In its hotly anticipated judgment in Soteria Insurance Limited (formerly CIS General Insurance Limited) v IBM United Kingdom Limited, the Court of Appeal of England and Wales has reaffirmed that the courts should apply the conventional rules of contractual interpretation to exclusion clauses: if parties intend to exclude a particular type of loss, they should use clear and unambiguous language to do so.
The contract was for the provision by IBM United Kingdom Limited (‘IBM’) of a new IT system for CIS General Insurance Limited’s (‘CISGIL’) insurance business. Delivery of the system was delayed and CISGIL refused to pay an interim invoice. When IBM purported to terminate the contract for non-payment, CISGIL asserted that that was a repudiatory breach of the contract, which CISGIL accepted. CISGIL brought a claim for (among other things) wasted expenditure of £122 million.
The High Court’s decision
Mrs Justice O’Farrell held that IBM had repudiated the contract but, controversially, that wasted expenditure was excluded by an exclusion clause that notably made no reference to that type of loss: ‘…neither party shall be liable to the other or any third party for any Losses arising under and/or in connection with this Agreement … which are indirect or consequential Losses, or for loss of profit, revenue, savings (including anticipated savings), data … goodwill, reputation (in all cases whether direct or indirect) …’.
The judge focused her analysis on the bargain that the contract represented to CISGIL, concluding that it was the savings, revenues and profits that would have been achieved had the IT solution been successfully implemented. A conventional claim for damages for the loss of such a bargain would be quantified on the basis of those lost savings, revenues, and profits and any wasted expenditure would be captured within that claim. She reasoned that while CISGIL was entitled to frame its claim as one for wasted expenditure, that claim simply represented a different method of quantifying the loss of the bargain. Accordingly, as the exclusion clause excluded that loss of bargain by excluding loss of profit, revenue and savings, it also excluded wasted expenditure.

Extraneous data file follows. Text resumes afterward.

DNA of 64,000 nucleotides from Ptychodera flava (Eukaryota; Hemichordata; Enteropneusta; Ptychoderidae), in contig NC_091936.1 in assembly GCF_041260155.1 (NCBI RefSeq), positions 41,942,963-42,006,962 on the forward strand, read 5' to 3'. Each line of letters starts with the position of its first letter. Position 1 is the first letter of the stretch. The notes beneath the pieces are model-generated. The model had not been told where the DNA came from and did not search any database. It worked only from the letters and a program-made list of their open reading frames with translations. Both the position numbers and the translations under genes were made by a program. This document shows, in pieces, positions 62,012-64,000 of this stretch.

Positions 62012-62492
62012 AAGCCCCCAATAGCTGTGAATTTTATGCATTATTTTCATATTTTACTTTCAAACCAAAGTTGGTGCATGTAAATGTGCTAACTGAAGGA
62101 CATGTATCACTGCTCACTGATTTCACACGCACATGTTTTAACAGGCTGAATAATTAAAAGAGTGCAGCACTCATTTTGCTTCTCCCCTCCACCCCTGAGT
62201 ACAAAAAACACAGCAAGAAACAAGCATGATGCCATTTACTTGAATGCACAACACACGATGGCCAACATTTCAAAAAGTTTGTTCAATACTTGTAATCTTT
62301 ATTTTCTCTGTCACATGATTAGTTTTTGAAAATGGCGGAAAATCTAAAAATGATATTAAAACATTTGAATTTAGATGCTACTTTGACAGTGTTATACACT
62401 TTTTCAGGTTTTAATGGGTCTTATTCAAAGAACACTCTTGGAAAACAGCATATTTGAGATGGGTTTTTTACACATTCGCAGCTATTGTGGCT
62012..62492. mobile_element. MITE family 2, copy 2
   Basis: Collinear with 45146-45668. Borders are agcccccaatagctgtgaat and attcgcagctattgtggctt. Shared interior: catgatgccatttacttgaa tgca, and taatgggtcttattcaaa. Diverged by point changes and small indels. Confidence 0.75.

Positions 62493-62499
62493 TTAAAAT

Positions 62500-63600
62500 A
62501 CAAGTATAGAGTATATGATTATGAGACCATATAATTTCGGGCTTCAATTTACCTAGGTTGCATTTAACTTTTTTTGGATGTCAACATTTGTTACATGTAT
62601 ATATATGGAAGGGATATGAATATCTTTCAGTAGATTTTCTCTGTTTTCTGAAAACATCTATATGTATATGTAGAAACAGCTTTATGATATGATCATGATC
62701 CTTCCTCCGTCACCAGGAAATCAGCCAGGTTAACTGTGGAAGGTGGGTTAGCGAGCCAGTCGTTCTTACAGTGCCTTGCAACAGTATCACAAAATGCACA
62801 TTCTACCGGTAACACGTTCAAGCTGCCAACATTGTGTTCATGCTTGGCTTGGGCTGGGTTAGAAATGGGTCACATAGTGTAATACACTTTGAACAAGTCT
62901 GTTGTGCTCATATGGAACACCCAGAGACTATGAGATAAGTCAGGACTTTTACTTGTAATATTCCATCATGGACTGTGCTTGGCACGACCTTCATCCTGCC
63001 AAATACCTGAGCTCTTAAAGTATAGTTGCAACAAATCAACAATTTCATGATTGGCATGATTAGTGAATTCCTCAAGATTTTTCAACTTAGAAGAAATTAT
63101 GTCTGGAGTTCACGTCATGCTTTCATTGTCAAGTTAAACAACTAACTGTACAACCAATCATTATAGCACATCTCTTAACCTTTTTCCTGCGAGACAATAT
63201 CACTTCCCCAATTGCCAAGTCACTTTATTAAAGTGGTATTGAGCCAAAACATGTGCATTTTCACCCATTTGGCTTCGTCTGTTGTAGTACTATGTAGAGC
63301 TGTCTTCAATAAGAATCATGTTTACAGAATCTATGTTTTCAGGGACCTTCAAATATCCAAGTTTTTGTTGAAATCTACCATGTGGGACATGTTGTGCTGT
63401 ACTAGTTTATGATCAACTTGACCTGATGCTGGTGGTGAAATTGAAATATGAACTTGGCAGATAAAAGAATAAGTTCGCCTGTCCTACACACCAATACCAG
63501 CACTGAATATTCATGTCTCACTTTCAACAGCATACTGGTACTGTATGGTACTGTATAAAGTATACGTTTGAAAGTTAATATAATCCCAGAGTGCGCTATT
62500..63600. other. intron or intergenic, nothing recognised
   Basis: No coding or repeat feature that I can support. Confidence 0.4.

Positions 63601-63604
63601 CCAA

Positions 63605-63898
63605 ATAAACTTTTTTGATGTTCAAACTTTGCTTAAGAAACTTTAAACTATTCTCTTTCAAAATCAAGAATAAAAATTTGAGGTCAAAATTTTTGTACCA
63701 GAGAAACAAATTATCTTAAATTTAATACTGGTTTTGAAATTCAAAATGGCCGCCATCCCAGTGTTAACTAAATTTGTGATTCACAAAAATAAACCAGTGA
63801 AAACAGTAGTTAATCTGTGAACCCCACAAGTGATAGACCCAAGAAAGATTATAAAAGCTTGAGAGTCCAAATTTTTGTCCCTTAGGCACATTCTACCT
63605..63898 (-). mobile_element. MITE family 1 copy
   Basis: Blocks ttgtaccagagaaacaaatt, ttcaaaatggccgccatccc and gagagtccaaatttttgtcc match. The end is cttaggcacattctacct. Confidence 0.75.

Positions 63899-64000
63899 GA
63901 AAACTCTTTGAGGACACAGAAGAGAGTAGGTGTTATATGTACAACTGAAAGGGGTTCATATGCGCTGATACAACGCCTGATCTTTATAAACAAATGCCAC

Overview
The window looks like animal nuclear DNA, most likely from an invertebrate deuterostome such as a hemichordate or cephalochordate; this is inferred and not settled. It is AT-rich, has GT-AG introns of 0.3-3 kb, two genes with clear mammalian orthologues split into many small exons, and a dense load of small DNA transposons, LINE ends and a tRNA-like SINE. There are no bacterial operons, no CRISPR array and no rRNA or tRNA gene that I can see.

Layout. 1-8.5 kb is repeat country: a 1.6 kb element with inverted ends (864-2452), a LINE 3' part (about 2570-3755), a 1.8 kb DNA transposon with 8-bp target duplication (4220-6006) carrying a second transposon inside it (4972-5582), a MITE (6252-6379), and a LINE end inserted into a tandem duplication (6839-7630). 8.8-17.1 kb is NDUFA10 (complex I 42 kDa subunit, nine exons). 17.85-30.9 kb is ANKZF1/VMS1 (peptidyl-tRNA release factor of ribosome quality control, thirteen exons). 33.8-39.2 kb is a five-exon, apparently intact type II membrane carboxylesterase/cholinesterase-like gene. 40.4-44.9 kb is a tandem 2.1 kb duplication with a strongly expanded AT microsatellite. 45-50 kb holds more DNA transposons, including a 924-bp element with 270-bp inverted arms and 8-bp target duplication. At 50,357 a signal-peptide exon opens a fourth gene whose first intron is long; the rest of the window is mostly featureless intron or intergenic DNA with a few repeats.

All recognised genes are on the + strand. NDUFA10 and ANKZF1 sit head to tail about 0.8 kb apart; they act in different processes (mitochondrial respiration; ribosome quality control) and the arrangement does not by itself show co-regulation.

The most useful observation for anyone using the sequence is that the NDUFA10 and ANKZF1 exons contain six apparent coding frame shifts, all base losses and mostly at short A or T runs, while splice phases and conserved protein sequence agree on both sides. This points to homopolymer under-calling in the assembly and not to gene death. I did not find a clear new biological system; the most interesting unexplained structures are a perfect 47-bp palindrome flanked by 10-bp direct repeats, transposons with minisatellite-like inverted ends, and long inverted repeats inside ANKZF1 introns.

The Court of Appeal’s decision
The Court of Appeal allowed the inevitable appeal for the following reasons:
- The natural and ordinary meaning of the words. Emphasis on the language used by the parties is paramount to the proper construction of a contract.The fundamental difficulty that IBM never addressed was that the words ‘wasted expenditure’ did not appear in the exclusion clause and, on the natural and ordinary meaning of the words, were not included in ‘loss of profit, revenue [or] savings’.
- The proper approach to exclusion clauses. It is well-established that the more valuable the right, the clearer the language of any exclusion clause will need to be; the more extreme the consequences, the more stringent the court must be before construing the clause in a way which allows the contract-breaker to avoid liability for what may be its catastrophic non-performance. In this case, there were no relevant exclusionary words, let alone clear and obvious ones.
- Wasted expenditure is a different type of loss to loss of profits, revenues or savings. It was logical for the parties to exclude profit, revenue and savings but not exclude wasted expenditure. Loss of profit, revenue and savings are of a similar kind: they are often considered to be types of consequential loss, difficult to estimate in advance and can be notoriously open-ended. For these reasons they are routinely excluded. Wasted expenditure, in contrast, is none of these things.
- The loss of the bargain analysis was wrong. The bargain was the new IT system, not the profit, revenue and savings that may arise from it. The purpose of the exclusion clause was to exclude some of the losses flowing from the loss of that bargain (namely, profits, revenues and savings) but not others (namely, wasted expenditure).
- A claim for wasted expenditure is not an alternative method of claiming lost profits, revenues or savings. It was a mistake to conflate lost profit, revenue and savings with wasted expenditure. While the juridical basis for recovering wasted expenditure involves the rebuttable presumption that such expenditure would be recovered out of profits or revenue or savings, that does not make them the same claim in different forms.
This judgment is a welcome return to the usual rules for those drafting exclusion clauses. The takeaway is simple: if contracting parties use clear language to describe the type of losses they are seeking to exclude, they can be confident that those types of losses and no others will be excluded.
  EWCA Civ 440